PHOTO: Monica Disare
State Education Commissioner MaryEllen Elia and Board of Regents Chancellor Betty Rosa

The state’s top two education officials did not pull punches at a panel Wednesday that touched on everything from last weekend’s racist violence in Charlottesville to recent charter school debates.

State Education Commissioner MaryEllen Elia took an uncharacteristically combative position against SUNY’s proposal to let some charter schools certify their own teachers — arguing it would denigrate the teaching profession and is not in the best interest of children.

“I could go into a fast food restaurant and get more training than that,” Elia said about the proposal, which would require 30 hours of classroom instruction for prospective teachers. “Think about what you would do. Would you put your children there?”

Board of Regents Chancellor Betty Rosa denounced Success Academy’s board chair, Daniel Loeb, whose racially inflammatory comment about state Senate Democratic Leader Andrea Stewart-Cousins drew headlines, and pointedly referred to New York City officials’ reluctance to talk about school segregation.

Wednesday’s conversation was sprawling, but its discussion of race and education had a particular urgency against the national backdrop of Charlottesville — and the president’s reluctance to denounce neo-Nazis and white supremacists in its aftermath.

The following are some of the most charged moments of the panel, held at the Museum of Jewish Heritage and hosted by City & State:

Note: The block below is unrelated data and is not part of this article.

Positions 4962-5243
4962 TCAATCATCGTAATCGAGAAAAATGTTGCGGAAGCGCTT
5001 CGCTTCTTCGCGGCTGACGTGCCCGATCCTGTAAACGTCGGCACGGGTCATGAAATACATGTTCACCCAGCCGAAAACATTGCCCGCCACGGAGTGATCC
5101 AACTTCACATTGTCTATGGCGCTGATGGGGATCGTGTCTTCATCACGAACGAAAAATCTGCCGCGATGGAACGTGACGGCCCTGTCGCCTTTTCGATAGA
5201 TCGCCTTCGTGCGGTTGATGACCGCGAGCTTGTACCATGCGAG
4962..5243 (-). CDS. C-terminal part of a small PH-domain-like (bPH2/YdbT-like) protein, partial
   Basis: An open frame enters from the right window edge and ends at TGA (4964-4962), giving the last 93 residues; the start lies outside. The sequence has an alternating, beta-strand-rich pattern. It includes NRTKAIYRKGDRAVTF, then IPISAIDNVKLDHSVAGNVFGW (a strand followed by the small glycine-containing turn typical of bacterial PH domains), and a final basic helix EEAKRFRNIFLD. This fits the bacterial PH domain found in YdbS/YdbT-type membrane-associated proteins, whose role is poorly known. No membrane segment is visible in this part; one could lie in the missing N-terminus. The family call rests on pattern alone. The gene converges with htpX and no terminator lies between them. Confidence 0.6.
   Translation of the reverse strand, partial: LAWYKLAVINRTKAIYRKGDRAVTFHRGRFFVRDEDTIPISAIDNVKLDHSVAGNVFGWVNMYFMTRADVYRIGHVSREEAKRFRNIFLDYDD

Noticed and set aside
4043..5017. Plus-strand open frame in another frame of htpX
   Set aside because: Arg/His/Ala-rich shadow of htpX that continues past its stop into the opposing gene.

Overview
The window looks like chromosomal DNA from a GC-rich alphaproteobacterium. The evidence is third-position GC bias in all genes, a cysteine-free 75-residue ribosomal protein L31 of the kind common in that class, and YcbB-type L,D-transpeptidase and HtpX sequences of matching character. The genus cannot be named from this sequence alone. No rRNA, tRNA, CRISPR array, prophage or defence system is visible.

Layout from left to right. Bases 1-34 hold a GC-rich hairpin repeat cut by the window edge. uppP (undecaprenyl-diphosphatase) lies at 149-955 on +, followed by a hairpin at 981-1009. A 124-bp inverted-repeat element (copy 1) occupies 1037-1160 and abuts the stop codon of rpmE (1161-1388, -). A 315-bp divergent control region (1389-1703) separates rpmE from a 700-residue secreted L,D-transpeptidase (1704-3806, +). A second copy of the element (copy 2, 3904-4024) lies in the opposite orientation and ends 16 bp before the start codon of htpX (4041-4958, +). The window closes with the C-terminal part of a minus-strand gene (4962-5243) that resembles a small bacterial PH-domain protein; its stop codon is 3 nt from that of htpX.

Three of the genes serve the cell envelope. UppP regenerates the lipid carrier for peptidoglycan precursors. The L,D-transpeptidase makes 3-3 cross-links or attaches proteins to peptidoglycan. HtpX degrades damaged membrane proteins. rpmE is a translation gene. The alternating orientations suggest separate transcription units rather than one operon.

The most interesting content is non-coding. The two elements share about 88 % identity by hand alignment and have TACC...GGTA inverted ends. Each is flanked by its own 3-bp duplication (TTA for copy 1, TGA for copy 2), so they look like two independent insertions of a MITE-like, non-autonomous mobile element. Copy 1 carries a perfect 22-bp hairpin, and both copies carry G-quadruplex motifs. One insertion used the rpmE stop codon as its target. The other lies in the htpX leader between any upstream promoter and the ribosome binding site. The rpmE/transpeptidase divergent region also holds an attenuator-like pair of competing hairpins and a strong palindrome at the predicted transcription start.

Segregation — “you’ve got to name it”

In response to a question about New York City’s diversity plan, which was widely criticized for not using the word “segregation,” Rosa suggested the city should have gone further.

“We committed to, as a department and as a Board of Regents, [the] notion of naming it,” Rosa said, referring to the state’s draft integration statement, which referred to New York schools as the most segregated in the country. “You’ve got to name it.”

Elia chimed in too, tying integration to the recent events in Charlottesville.

“I would say the last six days have pointed out to all of us that, clearly, this is something that must be on the agenda,” Elia said.

Dan Loeb — “absolutely outrageous”

Loeb ignited a firestorm over the past week with a Facebook post that said people like Stewart-Cousins, an African-American New York State Senator he called loyal to unions, have caused “more damage to people of color than anyone who has ever donned a hood” — an apparent reference to the Ku Klux Klan. (He has since taken down the post and apologized.)

Rosa strongly condemned the comments in the same breath as she denounced the violence in Charlottesville, and said children of color at Success Academy would be “better served” without Loeb leading the board.

“I am outraged on every single level,” she said. “Comparing the level of commitment of an African-American woman that has given her time and her commitment and dedication, to compare her to the KKK. That is so absolutely outrageous.”

Elia seemed to pick up on another part of Loeb’s statement, which referred to “union thugs and bosses.”

“For anyone to think that we can be called thugs,” Elia said. “People [do] not realize the importance of having a quality teacher in front of every child.”